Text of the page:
Should We Work In Open Offices With The Threat Of The Coronavirus?

Since news broke yesterday that the first confirmed case of coronavirus has reached South African shores, the government has been urging people to keep calm and carry on.

This is not the time to buy 300 cans of beans.

Just make sure that you use soap and give your hands a proper scrub every now and then throughout the day.

If your days are spent in an office, you probably have some questions about what will happen if the virus spreads.

In countries where the infection rate is high, many companies have sent their employees home to work remotely.

VICE wanted to know what happens before the mass evacuation of the office space, by looking into whether the style of workplace that you inhabit can increase your chances of getting sick.

A review of studies on the subject and a chat with an expert on how common viruses spread reveals that yes, open offices put us at a greater risk of getting sick. It also reveals that humans are disgusting, walking germ-factories, that every office is a person-sized petri dish of infection, and that we should probably all just work from home.

Fair enough. Humans are gross.

To be less gross, and I can’t believe this has to be repeated over and over again in these trying times, put down the damn beans and wash your hands.

On to the studies:

One study of more than 1,800 Swedish workers found that people in open plan offices were nearly twice as likely to take short term sick leave (of one week or less) than those who worked in private offices. A survey from Denmark showed employees in open plan offices were 62 percent more likely to take a sick day than those with their own separate office.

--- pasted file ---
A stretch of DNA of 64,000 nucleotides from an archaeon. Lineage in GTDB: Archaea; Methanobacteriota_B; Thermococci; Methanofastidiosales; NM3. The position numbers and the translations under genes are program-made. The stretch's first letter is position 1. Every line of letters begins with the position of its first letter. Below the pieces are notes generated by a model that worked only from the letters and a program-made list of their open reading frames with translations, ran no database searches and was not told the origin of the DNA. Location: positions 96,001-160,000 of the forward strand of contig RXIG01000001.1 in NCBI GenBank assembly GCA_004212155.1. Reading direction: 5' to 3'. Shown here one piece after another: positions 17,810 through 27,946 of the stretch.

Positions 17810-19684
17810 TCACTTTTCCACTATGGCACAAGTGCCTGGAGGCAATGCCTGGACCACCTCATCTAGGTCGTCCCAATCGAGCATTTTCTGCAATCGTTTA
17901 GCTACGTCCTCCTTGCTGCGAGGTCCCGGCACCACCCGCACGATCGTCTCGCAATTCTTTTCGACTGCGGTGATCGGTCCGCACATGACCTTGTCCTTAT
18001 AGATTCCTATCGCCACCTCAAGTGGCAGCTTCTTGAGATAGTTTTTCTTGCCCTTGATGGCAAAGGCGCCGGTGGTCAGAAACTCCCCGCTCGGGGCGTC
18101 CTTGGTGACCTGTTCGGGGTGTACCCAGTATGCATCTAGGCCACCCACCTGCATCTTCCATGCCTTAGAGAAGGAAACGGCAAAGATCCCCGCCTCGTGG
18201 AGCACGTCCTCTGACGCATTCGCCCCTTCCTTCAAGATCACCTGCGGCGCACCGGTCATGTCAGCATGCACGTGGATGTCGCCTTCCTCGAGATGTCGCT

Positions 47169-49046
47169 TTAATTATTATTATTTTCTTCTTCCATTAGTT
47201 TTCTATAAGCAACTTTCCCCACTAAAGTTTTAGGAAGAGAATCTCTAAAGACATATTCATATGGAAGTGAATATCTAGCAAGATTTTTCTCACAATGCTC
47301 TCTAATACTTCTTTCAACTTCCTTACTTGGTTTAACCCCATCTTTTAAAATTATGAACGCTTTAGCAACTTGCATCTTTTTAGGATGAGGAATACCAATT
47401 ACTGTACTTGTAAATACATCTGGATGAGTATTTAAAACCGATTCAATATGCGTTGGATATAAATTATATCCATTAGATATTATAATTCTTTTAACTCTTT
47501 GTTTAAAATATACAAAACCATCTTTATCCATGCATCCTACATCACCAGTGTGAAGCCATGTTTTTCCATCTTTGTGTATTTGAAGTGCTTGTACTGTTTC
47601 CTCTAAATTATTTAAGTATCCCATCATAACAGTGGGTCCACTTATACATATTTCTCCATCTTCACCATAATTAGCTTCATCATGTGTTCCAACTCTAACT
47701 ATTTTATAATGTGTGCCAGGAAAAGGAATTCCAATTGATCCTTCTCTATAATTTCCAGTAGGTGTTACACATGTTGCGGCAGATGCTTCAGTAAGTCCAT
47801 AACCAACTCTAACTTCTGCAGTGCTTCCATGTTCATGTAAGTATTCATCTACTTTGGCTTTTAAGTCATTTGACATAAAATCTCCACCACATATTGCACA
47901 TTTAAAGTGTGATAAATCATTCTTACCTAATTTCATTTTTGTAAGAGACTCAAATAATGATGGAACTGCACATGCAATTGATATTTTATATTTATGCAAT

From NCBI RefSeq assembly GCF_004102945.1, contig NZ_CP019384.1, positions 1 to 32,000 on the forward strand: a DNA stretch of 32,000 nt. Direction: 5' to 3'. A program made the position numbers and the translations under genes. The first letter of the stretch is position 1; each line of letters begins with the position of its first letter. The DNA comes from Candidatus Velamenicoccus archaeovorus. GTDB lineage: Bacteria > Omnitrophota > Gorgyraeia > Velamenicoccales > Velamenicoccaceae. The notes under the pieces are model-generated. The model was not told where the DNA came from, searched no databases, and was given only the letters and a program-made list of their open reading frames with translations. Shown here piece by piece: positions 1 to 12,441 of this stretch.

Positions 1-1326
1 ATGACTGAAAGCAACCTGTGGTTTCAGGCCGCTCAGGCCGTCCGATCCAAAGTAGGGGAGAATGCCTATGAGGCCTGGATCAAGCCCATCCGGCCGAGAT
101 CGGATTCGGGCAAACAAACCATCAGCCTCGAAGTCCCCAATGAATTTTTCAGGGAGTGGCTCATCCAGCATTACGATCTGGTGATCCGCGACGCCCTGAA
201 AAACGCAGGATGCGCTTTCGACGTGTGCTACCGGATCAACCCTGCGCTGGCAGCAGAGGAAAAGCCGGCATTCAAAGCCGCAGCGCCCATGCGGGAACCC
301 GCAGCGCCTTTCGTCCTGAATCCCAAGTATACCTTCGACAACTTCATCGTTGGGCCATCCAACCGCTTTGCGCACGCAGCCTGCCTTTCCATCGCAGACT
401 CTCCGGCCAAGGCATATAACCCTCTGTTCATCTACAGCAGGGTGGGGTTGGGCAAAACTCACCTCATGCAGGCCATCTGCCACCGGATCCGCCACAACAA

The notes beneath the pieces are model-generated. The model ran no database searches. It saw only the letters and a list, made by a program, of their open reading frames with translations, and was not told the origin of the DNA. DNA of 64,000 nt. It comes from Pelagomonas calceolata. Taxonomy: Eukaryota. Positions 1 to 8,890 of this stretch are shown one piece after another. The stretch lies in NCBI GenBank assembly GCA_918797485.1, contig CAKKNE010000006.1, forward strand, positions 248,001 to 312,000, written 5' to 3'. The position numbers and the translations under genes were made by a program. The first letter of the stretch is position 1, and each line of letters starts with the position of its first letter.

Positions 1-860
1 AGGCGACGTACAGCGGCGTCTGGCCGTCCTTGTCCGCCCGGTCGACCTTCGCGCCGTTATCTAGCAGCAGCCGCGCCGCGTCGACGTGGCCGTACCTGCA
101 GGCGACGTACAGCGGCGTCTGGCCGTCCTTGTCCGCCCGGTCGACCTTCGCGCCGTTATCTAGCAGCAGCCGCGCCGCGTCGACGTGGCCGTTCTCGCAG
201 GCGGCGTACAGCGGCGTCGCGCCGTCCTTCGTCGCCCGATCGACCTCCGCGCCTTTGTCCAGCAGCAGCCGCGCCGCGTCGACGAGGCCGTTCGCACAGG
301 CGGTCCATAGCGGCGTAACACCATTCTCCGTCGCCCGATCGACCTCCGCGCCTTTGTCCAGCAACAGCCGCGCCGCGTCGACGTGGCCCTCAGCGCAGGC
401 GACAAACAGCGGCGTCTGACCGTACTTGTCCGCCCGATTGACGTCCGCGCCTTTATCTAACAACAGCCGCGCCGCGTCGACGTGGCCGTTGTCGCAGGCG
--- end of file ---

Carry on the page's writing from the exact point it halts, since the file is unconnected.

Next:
Another survey from Canada had similar results, with open office workers taking an average of 3.1 sick days in a year, compares to 1.8 sick days for employees who worked from home. Open offices have also been associated with higher rates of Sick Building Syndrome—a condition where workers get headaches and respiratory problems—and with higher stress levels, which have been linked to weakened immune systems.

If you’re wondering how viruses spread in the workplace, here’s a play-by-play:

  1. An infected person touches their nose or mouth, picking up the virus, and then touches a surface. A healthy person then touches that surface, picks up the virus, and then touches their face, infecting themselves.
  2. An infected person coughs or sneezes and a nearby healthy person inadvertently inhales or swallows some of the infected spit.
  3. An infected person coughs or sneezes, leaving behind a cloud of viral particles, which a healthy person walks through and inhales.

Look, we work in an open office and have a strict ‘no coming to work sick’  policy. If you’ve got the flu or any other ailment, work from home.

And if you think you might have come into contact with the coronavirus, for some reason, stay indoors and contact a health professional.

If you are genuinely concerned, call the NICD’s general public hotline at 0800 029 999, Monday to Friday, between 8AM and 4PM.

You can read the rest of the VICE article here.

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